I got a live one! - Spam source

Eric Brunner-Williams brunner at nic-naa.net
Wed Nov 25 12:49:20 UTC 2009


My personal inclination would be to look for what legit entities are 
provisioning them with critical resources and what margins they appear 
to be paying.

For DNS resources, the domains, to identify registry preference, 
probably a simple volume correlation, and the registrars, which may 
corollate better to other primary characteristics than simple volume, to 
RRset data, which may have interesting corollates to other, provisioned, 
critical resources. I'm not the "registrar police", I'm simply 
interested in ICANN having a policy towards registrars that looks beyond 
failure to respond to email, failure to pay $0.25/domain/year, and 
failure to escrow registrant data, which seem to be the only basis for 
breach of contract proceedings against, or non-renewals of its registrars.

Whack-a-mole has been discussed lots of times, and as Gadi confirms at 
the end of his note, he's still mostly in the Whack-a-camp, though he 
does mention gathering information.

When they stop providing you (and "you" could include parties who are 
paying you to look over your shoulder at this petri dish and its 
cultured agar) with data of value then their existence is of no value.


Gadi Evron wrote:
> Russell Myba wrote:
>> Looks like of our customers has decided to turn their /24 into a nice 
>> little
>> space spewing machine.  Doesn't seem like just one compromised host.
>> Reverse DNS for most of the /24 are suspicious domains.  Each domain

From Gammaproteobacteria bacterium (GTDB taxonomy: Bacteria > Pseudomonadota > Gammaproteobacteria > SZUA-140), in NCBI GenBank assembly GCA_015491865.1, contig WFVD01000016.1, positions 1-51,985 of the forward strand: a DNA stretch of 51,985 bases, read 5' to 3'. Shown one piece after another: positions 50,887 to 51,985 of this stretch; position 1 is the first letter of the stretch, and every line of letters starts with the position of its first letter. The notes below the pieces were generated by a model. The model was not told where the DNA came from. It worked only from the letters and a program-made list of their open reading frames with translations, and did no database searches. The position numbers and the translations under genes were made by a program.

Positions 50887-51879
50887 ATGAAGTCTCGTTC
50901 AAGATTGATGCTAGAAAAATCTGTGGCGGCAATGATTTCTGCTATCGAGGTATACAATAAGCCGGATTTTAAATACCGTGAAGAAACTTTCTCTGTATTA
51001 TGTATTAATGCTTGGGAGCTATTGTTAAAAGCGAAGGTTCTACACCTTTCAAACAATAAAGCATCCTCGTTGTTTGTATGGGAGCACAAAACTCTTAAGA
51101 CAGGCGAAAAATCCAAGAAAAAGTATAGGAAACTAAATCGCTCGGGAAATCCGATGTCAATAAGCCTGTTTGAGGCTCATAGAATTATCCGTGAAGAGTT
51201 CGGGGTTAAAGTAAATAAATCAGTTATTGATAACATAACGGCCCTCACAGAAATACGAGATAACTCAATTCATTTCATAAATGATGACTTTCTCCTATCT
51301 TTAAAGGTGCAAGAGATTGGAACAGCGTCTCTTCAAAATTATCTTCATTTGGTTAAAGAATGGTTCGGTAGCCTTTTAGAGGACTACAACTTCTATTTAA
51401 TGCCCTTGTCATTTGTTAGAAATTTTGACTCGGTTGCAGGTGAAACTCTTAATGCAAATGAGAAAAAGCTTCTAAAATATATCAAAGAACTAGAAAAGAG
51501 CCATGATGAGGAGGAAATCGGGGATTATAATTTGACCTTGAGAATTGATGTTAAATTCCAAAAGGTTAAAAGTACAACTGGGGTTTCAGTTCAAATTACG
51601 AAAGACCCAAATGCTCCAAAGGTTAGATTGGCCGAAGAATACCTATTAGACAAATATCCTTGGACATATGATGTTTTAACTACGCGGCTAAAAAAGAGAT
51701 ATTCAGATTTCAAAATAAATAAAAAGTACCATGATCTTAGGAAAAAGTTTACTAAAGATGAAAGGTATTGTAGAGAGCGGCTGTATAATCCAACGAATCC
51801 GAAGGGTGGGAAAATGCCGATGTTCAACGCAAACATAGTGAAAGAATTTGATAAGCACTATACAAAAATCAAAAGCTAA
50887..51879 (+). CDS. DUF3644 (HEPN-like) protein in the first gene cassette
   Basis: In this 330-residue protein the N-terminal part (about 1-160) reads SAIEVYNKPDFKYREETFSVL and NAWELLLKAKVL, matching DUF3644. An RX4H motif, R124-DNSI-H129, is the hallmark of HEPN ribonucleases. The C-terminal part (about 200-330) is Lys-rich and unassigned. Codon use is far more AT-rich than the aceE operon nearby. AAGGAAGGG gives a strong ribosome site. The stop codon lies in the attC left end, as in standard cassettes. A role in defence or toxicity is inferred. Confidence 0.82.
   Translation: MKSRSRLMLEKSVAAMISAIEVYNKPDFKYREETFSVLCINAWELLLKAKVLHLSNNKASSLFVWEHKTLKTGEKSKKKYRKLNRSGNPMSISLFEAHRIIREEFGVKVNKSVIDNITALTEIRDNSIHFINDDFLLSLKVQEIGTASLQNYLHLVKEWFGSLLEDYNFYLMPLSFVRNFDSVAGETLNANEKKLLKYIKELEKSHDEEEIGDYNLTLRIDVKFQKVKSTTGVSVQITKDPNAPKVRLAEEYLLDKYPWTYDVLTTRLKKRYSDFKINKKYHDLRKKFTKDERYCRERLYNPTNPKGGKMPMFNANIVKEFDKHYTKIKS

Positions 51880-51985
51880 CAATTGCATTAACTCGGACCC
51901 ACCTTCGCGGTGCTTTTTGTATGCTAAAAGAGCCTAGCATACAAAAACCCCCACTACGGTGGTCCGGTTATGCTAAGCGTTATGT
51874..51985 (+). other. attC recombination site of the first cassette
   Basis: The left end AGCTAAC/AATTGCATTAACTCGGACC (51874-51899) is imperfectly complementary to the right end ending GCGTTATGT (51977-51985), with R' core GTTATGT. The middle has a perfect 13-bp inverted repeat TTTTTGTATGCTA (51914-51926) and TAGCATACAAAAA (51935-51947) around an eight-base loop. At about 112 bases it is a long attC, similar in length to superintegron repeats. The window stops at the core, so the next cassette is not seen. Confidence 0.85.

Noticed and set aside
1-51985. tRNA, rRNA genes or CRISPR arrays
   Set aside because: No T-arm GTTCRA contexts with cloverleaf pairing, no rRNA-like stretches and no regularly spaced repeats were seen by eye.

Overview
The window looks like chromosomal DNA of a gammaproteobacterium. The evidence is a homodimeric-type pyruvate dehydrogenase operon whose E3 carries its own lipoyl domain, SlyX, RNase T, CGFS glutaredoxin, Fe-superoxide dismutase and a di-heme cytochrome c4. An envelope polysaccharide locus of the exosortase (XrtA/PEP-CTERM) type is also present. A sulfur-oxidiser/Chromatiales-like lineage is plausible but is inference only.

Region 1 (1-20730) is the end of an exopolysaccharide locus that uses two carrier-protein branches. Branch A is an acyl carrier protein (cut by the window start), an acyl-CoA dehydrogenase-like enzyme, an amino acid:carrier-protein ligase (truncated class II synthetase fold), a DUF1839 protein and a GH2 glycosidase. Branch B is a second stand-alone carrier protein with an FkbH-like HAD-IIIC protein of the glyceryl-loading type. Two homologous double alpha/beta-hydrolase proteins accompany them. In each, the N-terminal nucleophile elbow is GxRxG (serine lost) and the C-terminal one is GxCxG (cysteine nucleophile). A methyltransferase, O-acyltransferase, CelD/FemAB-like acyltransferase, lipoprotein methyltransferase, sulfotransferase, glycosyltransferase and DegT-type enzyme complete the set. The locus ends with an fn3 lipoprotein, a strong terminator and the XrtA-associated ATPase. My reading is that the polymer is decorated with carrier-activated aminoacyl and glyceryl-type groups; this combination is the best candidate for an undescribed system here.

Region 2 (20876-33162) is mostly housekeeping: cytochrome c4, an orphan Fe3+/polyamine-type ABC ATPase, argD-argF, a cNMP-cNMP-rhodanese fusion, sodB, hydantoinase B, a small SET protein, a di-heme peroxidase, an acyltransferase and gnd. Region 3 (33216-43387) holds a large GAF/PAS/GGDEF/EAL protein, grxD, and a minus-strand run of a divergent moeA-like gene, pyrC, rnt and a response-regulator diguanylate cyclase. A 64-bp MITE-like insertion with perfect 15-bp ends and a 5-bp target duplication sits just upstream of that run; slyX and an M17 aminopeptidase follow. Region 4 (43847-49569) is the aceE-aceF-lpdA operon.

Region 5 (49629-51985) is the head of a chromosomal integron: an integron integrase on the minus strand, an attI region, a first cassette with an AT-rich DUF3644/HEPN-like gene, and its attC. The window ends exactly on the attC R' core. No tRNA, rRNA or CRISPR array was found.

>> used in
>> the message-id forwards to a single .net which lists their mailing 
>> address
>> as a PO box an single link to an unsubscribe field.
>> I've contacted at least three known contacts for the customer about the
>> abuse without a single response.
>> It would seem there are many layers to this entity:
>> The domains are registered to one business
>> Our billing information for the customer has one name, they colo with
>> another person (whom the cross connect reaches)
>> Our customer has an IT solutions person working for them (Strange 
>> since our
>> customer and their colo provider are "IT solutions" people themselves.
>> Abuse handle phone #s are supposedly incorrect (I called it)
>> Besides the obvious of me at the minimum filtering port tcp/25 is 
>> their an
>> organization that tracks businesses like these who seem like they are
>> building a web of insulation in which to move?
>> I think this case might interest them.
> From principle, I want to jump up and down and say "zap `em!". 
> However, I also make several assumption which need to be clearned, 
> pragmatically.
> I assume you have authority over the decision of what to do with them, 
> and I also assume that your contract with them does not bind you in 
> some fashion, can get you in trouble with the business side of the 
> business, or can introduce *liability* issues. And naturally, that if 
> you are not the decision maker, that you are synched with whomever it is.
> These assumptions aside, kicking them might not be the best solution. 
> "Starving them" out by blocking port 25, as an example you gave, or 
> following some of the other suggestions in this thread, may be workable.
> Which brings me three very important questions:
> 1. How much intelligence can you collect if you let them stay?
> 2. Have you considered legal action against them?
> 3. Did you consult with legal about possible law enforcement involvement?
> As to the intricate web of who they are and where their resources lie, 
> these are usually cases where the more you dig, the more you find -- 
> ad infinitum.
> Me? I'd just kick them after verifying they are not victims themselves.
> I hope this helps,
>     Gadi.

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